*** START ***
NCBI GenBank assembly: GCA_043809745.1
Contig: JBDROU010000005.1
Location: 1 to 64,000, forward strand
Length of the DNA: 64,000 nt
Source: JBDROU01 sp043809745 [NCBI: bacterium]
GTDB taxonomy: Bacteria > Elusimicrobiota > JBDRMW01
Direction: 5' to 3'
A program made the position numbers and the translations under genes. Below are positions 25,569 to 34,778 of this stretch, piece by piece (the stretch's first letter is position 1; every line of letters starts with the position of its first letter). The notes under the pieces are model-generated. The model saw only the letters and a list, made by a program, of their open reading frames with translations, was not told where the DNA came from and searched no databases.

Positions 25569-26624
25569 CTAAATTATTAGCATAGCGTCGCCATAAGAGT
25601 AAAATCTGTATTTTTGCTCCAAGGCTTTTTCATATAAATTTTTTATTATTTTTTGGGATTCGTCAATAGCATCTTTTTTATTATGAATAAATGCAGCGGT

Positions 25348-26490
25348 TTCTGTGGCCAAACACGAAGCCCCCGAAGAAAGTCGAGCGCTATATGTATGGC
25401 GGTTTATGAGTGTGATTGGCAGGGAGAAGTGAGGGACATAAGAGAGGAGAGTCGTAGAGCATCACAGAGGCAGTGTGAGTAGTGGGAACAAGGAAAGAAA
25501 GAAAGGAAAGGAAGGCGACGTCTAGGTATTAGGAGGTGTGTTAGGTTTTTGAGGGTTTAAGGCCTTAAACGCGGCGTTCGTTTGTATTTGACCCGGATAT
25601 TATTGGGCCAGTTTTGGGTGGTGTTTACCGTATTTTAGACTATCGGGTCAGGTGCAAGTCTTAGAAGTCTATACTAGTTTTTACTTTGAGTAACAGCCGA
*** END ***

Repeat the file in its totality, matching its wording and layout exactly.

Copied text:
NCBI GenBank assembly: GCA_043809745.1
Contig: JBDROU010000005.1
Location: 1 to 64,000, forward strand
Length of the DNA: 64,000 nt
Source: JBDROU01 sp043809745 [NCBI: bacterium]
GTDB taxonomy: Bacteria > Elusimicrobiota > JBDRMW01
Direction: 5' to 3'
A program made the position numbers and the translations under genes. Below are positions 25,569 to 34,778 of this stretch, piece by piece (the stretch's first letter is position 1; every line of letters starts with the position of its first letter). The notes under the pieces are model-generated. The model saw only the letters and a list, made by a program, of their open reading frames with translations, was not told where the DNA came from and searched no databases.

Positions 25569-26624
25569 CTAAATTATTAGCATAGCGTCGCCATAAGAGT
25601 AAAATCTGTATTTTTGCTCCAAGGCTTTTTCATATAAATTTTTTATTATTTTTTGGGATTCGTCAATAGCATCTTTTTTATTATGAATAAATGCAGCGGT

Positions 25348-26490
25348 TTCTGTGGCCAAACACGAAGCCCCCGAAGAAAGTCGAGCGCTATATGTATGGC
25401 GGTTTATGAGTGTGATTGGCAGGGAGAAGTGAGGGACATAAGAGAGGAGAGTCGTAGAGCATCACAGAGGCAGTGTGAGTAGTGGGAACAAGGAAAGAAA
25501 GAAAGGAAAGGAAGGCGACGTCTAGGTATTAGGAGGTGTGTTAGGTTTTTGAGGGTTTAAGGCCTTAAACGCGGCGTTCGTTTGTATTTGACCCGGATAT
25601 TATTGGGCCAGTTTTGGGTGGTGTTTACCGTATTTTAGACTATCGGGTCAGGTGCAAGTCTTAGAAGTCTATACTAGTTTTTACTTTGAGTAACAGCCGA